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(Anxiously) Waiting for the Big One
|Map showing many recent earthquakes near Bombay Beach, CA. (Courtesy of USGS)|
Seismologists are - like many other scientists - a curious and a restless bunch. Pronounced patience is usually not one of their prime virtues. However, in their job of earthquake monitoring, they sometimes resemble Vladimir and Estragon, the lead characters in Samuel Beckett's "Waiting for Godot." But instead of expecting a mysterious fellow named Godot who never shows up, seismologists know exactly what to expect: A major temblor will come someday and wreak havoc in earthquake prone areas like California, Japan, Greece, or the Hindu Kush. And many a time this "Waiting for the Big One" is no less demanding than the dialogue of Beckett's characters: We seismologists know that our Godot will come, but we don't know when.
However, with events starting last weekend, earthquake researchers in Southern California are on alert. Forty-two smaller earthquakes near the hamlet of Bombay Beach on the eastern shore of the Salton Sea preceded a magnitude 4.8 event, which rattled the area early Tuesday morning. This moderate earthquake was widely felt in the sparsely populated region at the southern end of our state. Several dozen aftershocks followed, the largest having a magnitude of 3.1.
Why did this earthquake series put our colleagues in the Southland on higher alert? The temblors occured exactly at the southernmost tip of the San Andreas Fault (see blog November 4, 2008). Looking north from there towards Los Angeles, this section of California's major earthquake fault has not ruptured for many decades. This means that a lot of tectonic energy is currently stored in this part of the fault. It contains so much stress, that its possible rupture was the scenario for the biggest earthquake drill ever held in our state. During "The Great Southern California Shake Out" last November, the scenario assumed that the San Andreas Fault would start rupturing near Bombay Beach and would not stop for 120 miles, all the while sending out its destructive waves (see blog November 10, 2008).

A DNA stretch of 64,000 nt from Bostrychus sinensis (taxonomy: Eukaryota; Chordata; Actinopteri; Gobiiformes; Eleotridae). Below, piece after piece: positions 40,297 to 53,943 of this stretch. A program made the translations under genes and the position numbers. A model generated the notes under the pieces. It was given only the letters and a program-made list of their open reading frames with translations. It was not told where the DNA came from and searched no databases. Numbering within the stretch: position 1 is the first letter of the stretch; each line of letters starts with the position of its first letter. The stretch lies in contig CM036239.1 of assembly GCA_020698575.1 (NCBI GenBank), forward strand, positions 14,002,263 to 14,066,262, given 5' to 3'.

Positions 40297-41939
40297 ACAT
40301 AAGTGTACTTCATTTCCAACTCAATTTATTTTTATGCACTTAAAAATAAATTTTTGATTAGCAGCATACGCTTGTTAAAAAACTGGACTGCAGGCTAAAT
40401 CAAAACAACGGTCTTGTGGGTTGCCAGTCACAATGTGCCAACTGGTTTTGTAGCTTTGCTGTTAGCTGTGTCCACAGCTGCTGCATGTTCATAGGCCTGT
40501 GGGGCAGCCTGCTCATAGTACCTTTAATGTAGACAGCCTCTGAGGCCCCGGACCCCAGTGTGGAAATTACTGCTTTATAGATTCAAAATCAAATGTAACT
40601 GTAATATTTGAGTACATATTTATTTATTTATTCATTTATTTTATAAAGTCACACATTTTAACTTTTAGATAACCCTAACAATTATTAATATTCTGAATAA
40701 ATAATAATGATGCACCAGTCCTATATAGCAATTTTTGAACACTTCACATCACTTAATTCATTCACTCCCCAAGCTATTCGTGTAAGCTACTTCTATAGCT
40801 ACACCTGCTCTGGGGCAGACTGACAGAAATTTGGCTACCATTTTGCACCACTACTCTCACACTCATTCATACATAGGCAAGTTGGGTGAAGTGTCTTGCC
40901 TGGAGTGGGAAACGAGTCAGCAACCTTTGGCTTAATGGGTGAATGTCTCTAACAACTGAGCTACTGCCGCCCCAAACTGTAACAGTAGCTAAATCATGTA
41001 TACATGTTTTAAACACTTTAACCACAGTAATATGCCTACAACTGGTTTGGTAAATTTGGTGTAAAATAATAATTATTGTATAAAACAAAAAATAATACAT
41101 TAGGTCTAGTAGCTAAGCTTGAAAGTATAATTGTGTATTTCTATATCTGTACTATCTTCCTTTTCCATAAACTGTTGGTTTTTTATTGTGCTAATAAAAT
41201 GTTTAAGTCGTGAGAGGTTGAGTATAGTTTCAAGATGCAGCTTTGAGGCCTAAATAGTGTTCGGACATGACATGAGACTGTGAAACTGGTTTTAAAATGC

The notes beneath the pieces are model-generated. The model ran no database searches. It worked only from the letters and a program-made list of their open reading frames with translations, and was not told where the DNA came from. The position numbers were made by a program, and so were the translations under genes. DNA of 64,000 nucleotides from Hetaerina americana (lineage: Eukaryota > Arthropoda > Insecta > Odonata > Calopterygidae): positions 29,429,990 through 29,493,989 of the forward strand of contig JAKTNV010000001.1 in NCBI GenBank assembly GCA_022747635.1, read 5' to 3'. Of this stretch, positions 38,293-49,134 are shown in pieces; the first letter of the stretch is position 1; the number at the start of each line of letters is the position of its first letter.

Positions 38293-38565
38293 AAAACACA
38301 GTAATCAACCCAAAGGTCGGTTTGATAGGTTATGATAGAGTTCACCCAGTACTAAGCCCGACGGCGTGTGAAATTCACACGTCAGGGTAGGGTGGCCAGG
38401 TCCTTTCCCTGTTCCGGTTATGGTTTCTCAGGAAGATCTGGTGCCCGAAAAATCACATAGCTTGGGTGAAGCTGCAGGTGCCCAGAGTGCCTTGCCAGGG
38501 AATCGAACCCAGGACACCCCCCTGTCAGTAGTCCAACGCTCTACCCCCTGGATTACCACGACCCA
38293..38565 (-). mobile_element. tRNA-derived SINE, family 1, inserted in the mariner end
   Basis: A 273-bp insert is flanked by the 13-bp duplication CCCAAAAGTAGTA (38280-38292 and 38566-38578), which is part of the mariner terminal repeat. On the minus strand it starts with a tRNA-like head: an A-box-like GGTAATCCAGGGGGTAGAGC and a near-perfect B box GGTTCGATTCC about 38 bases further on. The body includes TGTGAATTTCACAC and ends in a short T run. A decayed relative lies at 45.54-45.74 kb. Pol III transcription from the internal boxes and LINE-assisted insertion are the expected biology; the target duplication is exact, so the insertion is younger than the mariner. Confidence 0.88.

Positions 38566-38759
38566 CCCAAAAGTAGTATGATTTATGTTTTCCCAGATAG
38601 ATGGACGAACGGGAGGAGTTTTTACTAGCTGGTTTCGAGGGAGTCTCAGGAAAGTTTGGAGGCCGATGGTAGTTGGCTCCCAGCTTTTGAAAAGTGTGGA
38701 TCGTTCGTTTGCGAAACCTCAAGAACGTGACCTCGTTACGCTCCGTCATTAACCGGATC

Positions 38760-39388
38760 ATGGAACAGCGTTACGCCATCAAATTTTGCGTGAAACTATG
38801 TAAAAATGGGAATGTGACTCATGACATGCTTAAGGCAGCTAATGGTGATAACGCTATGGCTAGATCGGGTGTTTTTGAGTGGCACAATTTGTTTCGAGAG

Although seismologists operating the Southern California Seismic Network in Pasadena monitor the most recent shocks and aftershocks very carefully, no one can predict what will happen. Are those recent earthquakes starting to loosen up this locked section of the San Andreas fault - and thereby leading to the expected megarupture? Or was it just a cough of the Earth's crust, which will blow away without consequence, like the many sandstorms in the deserts surrounding the Salton Sea? (hra034).